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Copyright Infringement

ENTERTAINMENT
April 18, 2013 | By Meg James
In an epic clash between old and new media, Google Inc.'s video website YouTube has scored another huge victory in the long-running skirmish over copyright infringement brought by television giant Viacom Inc. A federal judge in New York on Thursday ruled that YouTube had not violated Viacom's copyright even though users of the popular online site were allowed to post unauthorized video clips from some of Viacom's most popular shows, including Comedy...
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BUSINESS
September 9, 2000 | Times staff and wire services
The federal government weighed in on the closely watched case against Napster Inc. for the first time, saying the music-sharing service is not protected under a key copyright law, as the company claims. In briefs to the U.S. 9th Circuit Court of Appeals, lawyers for the U.S. Copyright Office said Napster has "no possible defense" against claims by the recording industry that it facilitates widespread copyright infringement. The agency, whose position is not binding, sided with U.S.
BUSINESS
June 3, 2006 | From the Associated Press
A jury awarded Nortel Networks Corp. $47.4 million in punitive damages in a copyright infringement case against telecommunications retailer Platinum Networks Inc. and its president. Nortel, based in Ontario, Canada, sued San Diego-based Platinum in 2004 alleging that the company had stolen software that unlocks certain premium features in Nortel's phone systems.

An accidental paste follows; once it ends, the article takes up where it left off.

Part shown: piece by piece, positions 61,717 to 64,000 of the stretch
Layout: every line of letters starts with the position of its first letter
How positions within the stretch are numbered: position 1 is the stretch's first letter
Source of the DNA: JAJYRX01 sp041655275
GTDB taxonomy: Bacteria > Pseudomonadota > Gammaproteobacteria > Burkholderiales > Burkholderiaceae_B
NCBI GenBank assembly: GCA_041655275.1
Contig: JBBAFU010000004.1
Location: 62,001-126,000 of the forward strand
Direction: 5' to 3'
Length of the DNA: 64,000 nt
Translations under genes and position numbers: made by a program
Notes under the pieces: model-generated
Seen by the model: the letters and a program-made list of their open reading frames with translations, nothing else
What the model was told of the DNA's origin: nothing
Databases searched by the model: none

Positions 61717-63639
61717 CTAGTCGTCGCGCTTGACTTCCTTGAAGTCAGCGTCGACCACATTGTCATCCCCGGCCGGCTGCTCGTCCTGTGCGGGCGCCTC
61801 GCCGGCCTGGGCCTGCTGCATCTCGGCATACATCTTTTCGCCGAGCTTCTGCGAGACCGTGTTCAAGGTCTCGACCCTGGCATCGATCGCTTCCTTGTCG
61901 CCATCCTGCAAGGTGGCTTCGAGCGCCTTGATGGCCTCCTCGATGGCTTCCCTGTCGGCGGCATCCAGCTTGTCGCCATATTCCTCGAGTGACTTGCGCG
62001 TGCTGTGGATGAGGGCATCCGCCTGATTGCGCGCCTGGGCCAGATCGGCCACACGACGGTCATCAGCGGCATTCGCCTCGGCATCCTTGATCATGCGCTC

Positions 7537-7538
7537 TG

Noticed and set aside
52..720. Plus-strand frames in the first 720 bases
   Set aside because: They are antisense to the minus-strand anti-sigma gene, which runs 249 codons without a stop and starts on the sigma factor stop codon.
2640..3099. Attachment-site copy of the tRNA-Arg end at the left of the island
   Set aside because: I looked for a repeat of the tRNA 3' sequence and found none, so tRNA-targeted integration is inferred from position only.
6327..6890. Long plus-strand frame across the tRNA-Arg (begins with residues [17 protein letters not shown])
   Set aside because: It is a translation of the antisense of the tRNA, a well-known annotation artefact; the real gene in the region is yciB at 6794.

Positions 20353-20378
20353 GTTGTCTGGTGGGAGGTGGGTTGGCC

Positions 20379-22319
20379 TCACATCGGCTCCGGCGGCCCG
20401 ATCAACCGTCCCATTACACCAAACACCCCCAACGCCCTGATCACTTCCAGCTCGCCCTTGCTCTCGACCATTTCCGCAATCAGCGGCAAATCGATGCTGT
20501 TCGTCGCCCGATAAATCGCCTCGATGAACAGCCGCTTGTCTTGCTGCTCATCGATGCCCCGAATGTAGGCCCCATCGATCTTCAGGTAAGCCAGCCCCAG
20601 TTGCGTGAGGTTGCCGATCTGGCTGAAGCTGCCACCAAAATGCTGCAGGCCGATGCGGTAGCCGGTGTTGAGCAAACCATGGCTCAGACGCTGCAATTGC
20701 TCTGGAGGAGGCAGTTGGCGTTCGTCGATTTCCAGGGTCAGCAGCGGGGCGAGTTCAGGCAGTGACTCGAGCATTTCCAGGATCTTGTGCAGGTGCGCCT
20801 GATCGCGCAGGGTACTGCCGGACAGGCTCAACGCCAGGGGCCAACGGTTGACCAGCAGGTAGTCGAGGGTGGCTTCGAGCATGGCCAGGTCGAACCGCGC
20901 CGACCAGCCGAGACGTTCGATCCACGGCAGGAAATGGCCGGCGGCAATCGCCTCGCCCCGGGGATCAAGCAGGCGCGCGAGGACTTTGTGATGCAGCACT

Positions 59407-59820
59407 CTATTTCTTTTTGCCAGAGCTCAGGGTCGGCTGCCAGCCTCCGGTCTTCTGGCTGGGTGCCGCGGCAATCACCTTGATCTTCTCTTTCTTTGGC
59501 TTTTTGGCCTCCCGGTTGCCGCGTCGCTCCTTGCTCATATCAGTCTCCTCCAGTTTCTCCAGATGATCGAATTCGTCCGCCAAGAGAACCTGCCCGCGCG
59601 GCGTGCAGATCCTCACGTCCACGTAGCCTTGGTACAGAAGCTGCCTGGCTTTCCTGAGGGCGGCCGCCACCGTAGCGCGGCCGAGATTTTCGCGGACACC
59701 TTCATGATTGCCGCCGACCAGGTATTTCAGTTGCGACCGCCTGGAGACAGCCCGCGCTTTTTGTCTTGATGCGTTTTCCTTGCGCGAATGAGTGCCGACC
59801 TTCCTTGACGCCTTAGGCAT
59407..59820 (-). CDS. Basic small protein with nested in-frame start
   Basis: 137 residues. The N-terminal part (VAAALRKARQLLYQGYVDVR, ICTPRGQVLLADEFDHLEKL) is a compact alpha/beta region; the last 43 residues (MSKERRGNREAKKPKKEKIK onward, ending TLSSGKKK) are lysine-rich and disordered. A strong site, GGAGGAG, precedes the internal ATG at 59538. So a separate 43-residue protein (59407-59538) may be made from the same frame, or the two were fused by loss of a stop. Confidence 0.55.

BUSINESS
April 27, 2000 | Reuters
Rapper Dr. Dre has sued Napster Inc. for copyright infringement after the song-swap software company failed to meet his deadline to take his songs off its directory. Dre's copyright infringement suit, filed this week in the U.S. District Court in Los Angeles, follows a similar one filed this month by heavy metal band Metallica.
ENTERTAINMENT
August 28, 2013 | By Richard Verrier
In a victory for Hollywood's anti-piracy efforts, the trade group representing the major studios has won a legal fight against Hotfile, one of the largest file sharing sites on the Internet. The U.S. District Court for the Southern District of Florida on Wednesday  found Hotfile liable for copyright infringement and rejected Hotfile's defense under the Digital Millennium Copyright Act. The court further held that Hotfile's principal, Anton Titov, was personally liable for Hotfile's infringement as well.  This case marked the first time that a U.S. court has ruled on whether so-called cyberlockers like Hotfile can be held liable for their infringing business practices.
BUSINESS
September 21, 2005 | From Associated Press
An organization of more than 8,000 authors accused Google Inc. of "massive copyright infringement," saying the powerful Internet search engine could not put its books in the public domain for commercial use without permission. The lawsuit, filed by Author's Guild Inc. in U.S. District Court in New York, asked the court to block Google from copying the books. Google, based in Mountain View, Calif.
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